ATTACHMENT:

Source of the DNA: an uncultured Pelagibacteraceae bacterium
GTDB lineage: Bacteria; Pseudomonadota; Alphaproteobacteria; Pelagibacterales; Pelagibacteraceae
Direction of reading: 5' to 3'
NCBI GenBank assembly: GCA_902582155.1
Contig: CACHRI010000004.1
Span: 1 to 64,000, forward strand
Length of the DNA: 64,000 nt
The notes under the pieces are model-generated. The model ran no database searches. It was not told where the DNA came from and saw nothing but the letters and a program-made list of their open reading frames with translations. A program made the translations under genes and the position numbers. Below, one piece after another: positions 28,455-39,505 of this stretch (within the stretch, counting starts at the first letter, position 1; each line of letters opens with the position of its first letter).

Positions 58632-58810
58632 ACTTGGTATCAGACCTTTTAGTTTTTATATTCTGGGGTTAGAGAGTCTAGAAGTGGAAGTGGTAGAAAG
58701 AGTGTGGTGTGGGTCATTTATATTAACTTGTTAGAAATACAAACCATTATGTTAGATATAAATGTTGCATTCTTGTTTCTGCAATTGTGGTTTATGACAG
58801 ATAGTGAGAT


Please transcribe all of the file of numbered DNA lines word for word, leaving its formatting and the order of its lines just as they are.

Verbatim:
Source of the DNA: an uncultured Pelagibacteraceae bacterium
GTDB lineage: Bacteria; Pseudomonadota; Alphaproteobacteria; Pelagibacterales; Pelagibacteraceae
Direction of reading: 5' to 3'
NCBI GenBank assembly: GCA_902582155.1
Contig: CACHRI010000004.1
Span: 1 to 64,000, forward strand
Length of the DNA: 64,000 nt
The notes under the pieces are model-generated. The model ran no database searches. It was not told where the DNA came from and saw nothing but the letters and a program-made list of their open reading frames with translations. A program made the translations under genes and the position numbers. Below, one piece after another: positions 28,455-39,505 of this stretch (within the stretch, counting starts at the first letter, position 1; each line of letters opens with the position of its first letter).

Positions 58632-58810
58632 ACTTGGTATCAGACCTTTTAGTTTTTATATTCTGGGGTTAGAGAGTCTAGAAGTGGAAGTGGTAGAAAG
58701 AGTGTGGTGTGGGTCATTTATATTAACTTGTTAGAAATACAAACCATTATGTTAGATATAAATGTTGCATTCTTGTTTCTGCAATTGTGGTTTATGACAG
58801 ATAGTGAGAT